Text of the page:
I couldn’t get past the dense, distant writing style. Esther Woolfson begins her “Life with Birds” when she comes by some doves… I think they came with the property when she moved in. From there, she gains a parrot or two, then begins collecting a stray, abandoned baby bird here and there, until ultimately she earns some recognition as a kind of Bird Lady who will take in any distressed baby bird in need of a home.
The book discusses the rats, doves, and parrots who pass through her life, but ultimately spends the most time on the corvids – particularly a rook, whom she calls “Chicken”, who lived closely with her for many years; and a magpie christened “Spike.”
Somehow, despite her voluminously worded attempts, she just never managed to explain to me the appeal of these pets. I get that she sensed an intelligence on a level comparable if not exactly equal to her own when she looked into those corvid eyes. I get the interest. I just never feel the attachment. I think that sums it up best.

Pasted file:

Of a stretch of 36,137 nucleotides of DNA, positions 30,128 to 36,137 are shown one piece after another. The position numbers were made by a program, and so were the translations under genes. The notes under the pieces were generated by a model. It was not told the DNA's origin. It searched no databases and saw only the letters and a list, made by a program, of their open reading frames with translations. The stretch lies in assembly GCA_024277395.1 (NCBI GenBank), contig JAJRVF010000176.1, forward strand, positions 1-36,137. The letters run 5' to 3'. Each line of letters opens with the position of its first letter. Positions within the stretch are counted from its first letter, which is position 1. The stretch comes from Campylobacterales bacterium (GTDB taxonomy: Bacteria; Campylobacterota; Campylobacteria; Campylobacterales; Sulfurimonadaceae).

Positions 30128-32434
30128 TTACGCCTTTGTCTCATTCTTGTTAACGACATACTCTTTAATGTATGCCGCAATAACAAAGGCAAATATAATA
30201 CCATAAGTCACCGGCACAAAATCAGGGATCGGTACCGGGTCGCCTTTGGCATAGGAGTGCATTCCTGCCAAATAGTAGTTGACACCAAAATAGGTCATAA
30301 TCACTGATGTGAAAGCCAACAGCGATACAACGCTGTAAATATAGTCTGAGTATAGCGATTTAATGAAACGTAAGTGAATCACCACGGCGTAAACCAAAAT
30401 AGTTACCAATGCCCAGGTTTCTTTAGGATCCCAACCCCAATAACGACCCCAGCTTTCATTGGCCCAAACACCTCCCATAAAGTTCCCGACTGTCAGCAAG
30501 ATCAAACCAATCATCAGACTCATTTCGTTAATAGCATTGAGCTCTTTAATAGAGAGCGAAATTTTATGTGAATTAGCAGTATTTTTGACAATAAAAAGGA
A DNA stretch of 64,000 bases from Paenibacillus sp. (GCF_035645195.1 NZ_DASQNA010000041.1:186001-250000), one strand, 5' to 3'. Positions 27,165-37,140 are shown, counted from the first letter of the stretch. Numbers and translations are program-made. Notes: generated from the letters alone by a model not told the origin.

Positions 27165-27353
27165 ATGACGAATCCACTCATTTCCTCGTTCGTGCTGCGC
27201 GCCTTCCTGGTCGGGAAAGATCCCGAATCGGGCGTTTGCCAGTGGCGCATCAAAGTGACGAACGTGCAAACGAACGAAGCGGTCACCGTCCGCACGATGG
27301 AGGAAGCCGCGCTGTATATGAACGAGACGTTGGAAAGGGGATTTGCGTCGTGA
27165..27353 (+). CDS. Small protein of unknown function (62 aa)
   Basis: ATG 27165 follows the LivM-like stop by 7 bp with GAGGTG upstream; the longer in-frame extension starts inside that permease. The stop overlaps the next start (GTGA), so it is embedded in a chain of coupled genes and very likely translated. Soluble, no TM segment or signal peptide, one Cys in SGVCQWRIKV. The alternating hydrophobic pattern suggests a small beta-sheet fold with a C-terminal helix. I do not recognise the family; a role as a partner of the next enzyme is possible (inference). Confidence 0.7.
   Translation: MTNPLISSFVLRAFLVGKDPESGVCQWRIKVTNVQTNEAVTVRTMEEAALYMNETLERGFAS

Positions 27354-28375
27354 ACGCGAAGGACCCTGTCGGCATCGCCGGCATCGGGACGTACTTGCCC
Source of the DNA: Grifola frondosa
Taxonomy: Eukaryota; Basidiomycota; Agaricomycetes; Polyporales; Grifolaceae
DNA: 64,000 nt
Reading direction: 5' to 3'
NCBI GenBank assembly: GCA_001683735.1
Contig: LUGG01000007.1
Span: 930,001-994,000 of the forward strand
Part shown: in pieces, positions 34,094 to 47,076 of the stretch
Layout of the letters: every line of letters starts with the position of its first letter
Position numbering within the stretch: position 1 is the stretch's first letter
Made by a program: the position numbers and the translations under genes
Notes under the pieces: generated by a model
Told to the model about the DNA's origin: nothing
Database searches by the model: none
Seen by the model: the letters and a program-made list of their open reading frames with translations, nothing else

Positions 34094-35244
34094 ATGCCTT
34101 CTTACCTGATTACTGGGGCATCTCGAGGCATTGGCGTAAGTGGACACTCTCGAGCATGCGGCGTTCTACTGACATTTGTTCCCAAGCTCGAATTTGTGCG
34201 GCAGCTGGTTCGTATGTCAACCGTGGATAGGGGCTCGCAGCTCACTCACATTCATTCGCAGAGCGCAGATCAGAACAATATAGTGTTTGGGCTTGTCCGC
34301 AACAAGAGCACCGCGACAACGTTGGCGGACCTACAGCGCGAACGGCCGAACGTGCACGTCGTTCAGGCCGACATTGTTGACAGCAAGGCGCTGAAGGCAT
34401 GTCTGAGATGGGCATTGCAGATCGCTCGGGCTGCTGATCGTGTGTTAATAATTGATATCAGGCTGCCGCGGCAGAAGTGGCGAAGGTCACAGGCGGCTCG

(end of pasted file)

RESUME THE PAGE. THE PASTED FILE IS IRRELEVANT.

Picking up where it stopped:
And frankly, her many, many off-the-cuff “oh just Chicken being Chicken” descriptions of the corvid habit of “cacheing” – i.e. hiding things – including such delectable things as bits of ground meat, pieces of seafood – and her finding these lovely gifts in the fold of her pants leg or under the rug untold amounts of time later – yeah, that didn’t really hit home the appeal of birds to me, either.
The only aspect of the book that really kept me reading was totally unrelated to anything avian – Woolfson dwells in Aberdeen, Scotland, and her descriptions of place were very enjoyable to me.